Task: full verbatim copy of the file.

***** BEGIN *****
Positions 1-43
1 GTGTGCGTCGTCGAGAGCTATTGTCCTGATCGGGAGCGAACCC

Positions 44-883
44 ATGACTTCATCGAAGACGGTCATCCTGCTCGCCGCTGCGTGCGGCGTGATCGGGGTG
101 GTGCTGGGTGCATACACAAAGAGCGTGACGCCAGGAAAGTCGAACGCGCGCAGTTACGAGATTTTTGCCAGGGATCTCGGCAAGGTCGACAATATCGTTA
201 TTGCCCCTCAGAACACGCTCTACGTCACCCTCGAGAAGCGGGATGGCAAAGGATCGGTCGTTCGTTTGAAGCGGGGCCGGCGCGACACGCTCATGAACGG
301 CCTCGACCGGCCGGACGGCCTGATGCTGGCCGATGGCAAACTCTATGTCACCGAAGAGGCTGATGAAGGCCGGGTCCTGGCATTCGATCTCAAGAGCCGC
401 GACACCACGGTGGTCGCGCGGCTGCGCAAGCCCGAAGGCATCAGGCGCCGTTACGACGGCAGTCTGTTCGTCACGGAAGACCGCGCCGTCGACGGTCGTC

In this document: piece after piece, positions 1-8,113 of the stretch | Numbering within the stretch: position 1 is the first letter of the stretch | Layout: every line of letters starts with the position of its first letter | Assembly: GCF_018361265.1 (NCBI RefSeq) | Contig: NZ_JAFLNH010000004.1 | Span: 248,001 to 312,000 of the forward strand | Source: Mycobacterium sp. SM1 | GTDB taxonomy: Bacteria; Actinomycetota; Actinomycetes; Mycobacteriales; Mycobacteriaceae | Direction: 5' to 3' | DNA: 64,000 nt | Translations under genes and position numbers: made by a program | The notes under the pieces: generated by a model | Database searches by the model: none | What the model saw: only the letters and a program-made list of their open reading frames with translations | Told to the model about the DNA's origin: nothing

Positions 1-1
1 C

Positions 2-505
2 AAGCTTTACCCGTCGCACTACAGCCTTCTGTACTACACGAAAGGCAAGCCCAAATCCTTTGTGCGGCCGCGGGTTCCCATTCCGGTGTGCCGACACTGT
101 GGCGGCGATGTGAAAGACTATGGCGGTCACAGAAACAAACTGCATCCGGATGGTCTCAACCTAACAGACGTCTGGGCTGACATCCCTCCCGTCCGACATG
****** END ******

Positions 1-43
1 GTGTGCGTCGTCGAGAGCTATTGTCCTGATCGGGAGCGAACCC

Positions 44-883
44 ATGACTTCATCGAAGACGGTCATCCTGCTCGCCGCTGCGTGCGGCGTGATCGGGGTG
101 GTGCTGGGTGCATACACAAAGAGCGTGACGCCAGGAAAGTCGAACGCGCGCAGTTACGAGATTTTTGCCAGGGATCTCGGCAAGGTCGACAATATCGTTA
201 TTGCCCCTCAGAACACGCTCTACGTCACCCTCGAGAAGCGGGATGGCAAAGGATCGGTCGTTCGTTTGAAGCGGGGCCGGCGCGACACGCTCATGAACGG
301 CCTCGACCGGCCGGACGGCCTGATGCTGGCCGATGGCAAACTCTATGTCACCGAAGAGGCTGATGAAGGCCGGGTCCTGGCATTCGATCTCAAGAGCCGC
401 GACACCACGGTGGTCGCGCGGCTGCGCAAGCCCGAAGGCATCAGGCGCCGTTACGACGGCAGTCTGTTCGTCACGGAAGACCGCGCCGTCGACGGTCGTC

In this document: piece after piece, positions 1-8,113 of the stretch | Numbering within the stretch: position 1 is the first letter of the stretch | Layout: every line of letters starts with the position of its first letter | Assembly: GCF_018361265.1 (NCBI RefSeq) | Contig: NZ_JAFLNH010000004.1 | Span: 248,001 to 312,000 of the forward strand | Source: Mycobacterium sp. SM1 | GTDB taxonomy: Bacteria; Actinomycetota; Actinomycetes; Mycobacteriales; Mycobacteriaceae | Direction: 5' to 3' | DNA: 64,000 nt | Translations under genes and position numbers: made by a program | The notes under the pieces: generated by a model | Database searches by the model: none | What the model saw: only the letters and a program-made list of their open reading frames with translations | Told to the model about the DNA's origin: nothing

Positions 1-1
1 C

Positions 2-505
2 AAGCTTTACCCGTCGCACTACAGCCTTCTGTACTACACGAAAGGCAAGCCCAAATCCTTTGTGCGGCCGCGGGTTCCCATTCCGGTGTGCCGACACTGT
101 GGCGGCGATGTGAAAGACTATGGCGGTCACAGAAACAAACTGCATCCGGATGGTCTCAACCTAACAGACGTCTGGGCTGACATCCCTCCCGTCCGACATG